This year’s federal budget has provided an additional $4.3 million p.a. to the Higher Education Disability Support Programme (DSP) to engage and support more students with disability to access, participate and succeed in higher education. However, this has been at the cost of the National Disability Coordination Officer programme, which may have unintended and unforeseen consequences.
The NDCO programme’s objective was to work strategically to drive change which assists people with disability to improve access, participation and graduate outcomes across both vocational and higher education. The impact of reallocating this funding directly to individual universities would equate to an extra $40 per student with disability, but leave the sector without any central coordination and support for the fastest growing equity cohort at a time when nine out of ten jobs being created require a post-secondary education.
There is still a lot of work to be done at the strategy level to assure equity for students with disability, including big ticket items that demand coordinated strategic action.
* building a better understanding and preparedness for imputed disability for students who are flowing through the school system
* reforming graduate employment approaches to better support graduates with disability
* improving staff training about disability; adopting Universal Design for Learning (UDL) principles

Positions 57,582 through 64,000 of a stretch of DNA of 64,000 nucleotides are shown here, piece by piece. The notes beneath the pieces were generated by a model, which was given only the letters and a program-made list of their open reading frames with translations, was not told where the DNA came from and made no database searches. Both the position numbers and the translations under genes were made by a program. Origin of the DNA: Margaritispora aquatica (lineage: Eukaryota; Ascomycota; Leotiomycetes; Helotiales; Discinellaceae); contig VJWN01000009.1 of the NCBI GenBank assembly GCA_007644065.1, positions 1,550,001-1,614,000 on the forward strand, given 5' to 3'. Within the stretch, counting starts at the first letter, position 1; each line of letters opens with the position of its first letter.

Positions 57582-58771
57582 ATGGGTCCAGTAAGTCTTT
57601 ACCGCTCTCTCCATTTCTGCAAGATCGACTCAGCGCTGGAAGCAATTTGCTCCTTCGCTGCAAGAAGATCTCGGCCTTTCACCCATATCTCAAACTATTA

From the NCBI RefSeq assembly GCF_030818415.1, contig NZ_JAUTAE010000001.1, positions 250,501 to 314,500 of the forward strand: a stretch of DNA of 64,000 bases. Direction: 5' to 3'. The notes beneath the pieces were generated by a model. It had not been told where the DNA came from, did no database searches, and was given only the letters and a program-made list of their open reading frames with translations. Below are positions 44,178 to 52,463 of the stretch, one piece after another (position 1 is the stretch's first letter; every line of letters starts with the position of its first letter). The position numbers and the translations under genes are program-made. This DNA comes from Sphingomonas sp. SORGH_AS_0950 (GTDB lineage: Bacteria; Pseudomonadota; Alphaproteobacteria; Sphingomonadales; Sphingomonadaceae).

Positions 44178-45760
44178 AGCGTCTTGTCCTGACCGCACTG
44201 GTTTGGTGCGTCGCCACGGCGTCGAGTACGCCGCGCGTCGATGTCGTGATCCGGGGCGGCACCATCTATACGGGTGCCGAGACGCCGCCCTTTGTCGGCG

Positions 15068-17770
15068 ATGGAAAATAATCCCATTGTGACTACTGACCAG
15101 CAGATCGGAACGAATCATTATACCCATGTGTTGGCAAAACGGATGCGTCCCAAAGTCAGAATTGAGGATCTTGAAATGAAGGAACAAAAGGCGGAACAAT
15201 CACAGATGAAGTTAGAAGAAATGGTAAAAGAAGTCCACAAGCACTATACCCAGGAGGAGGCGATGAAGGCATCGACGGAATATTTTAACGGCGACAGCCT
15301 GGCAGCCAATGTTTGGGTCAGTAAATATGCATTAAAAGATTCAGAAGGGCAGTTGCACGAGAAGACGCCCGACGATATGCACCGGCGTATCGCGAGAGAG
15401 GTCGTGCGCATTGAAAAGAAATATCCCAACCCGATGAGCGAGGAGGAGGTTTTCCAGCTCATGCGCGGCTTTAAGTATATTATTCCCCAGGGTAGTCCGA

* reforming policy and processes surrounding accessible ICT and infrastructure
* improving the interface with the NDIS; improving data and evaluation and much more.
Some of this work is underway at the Australian Disability Clearinghouse on Education and Training which receives $150 000 a year from the DSP. While not a lot of money to drive change, we have (until now) received support to fund an ADCET manager, the national assistive technology Officer and an administrator. With this cobbled together arrangement, ADCET’s annual report shows impactful engagement via sector, lived experience-led resources, and training and guidance that address major issues in higher education.
But now we will need to shut down our eLearning programs (35,000 enrolees), let go of our specialist (NDCO) staff, and will not have the capacity to undertake any strategic work, all so that we can fit within the capacity of ~1.5 FTE as from October 31.
This would not be a good outcome for students with disability nor for the sector.
Imagine the complete opposite. What if ADCET was funded properly to build structural and practical capacity across the sector? This would enable tertiary education providers to assist students with disability to move seamlessly – with flexibility and agility – from and between different education sectors (schooling, VET and higher education) with the support they need to thrive and succeed.
ADCET urges universities to review the proposals made in our Universities Accord submission and engage in the pending consultation with the Department of Education about the use of the DSP funding allocation to properly resource the work needed for whole-of-sector uplift.
Australian Disability Clearinghouse on Education and Training (ADCET) [email protected] @adcet_edu_au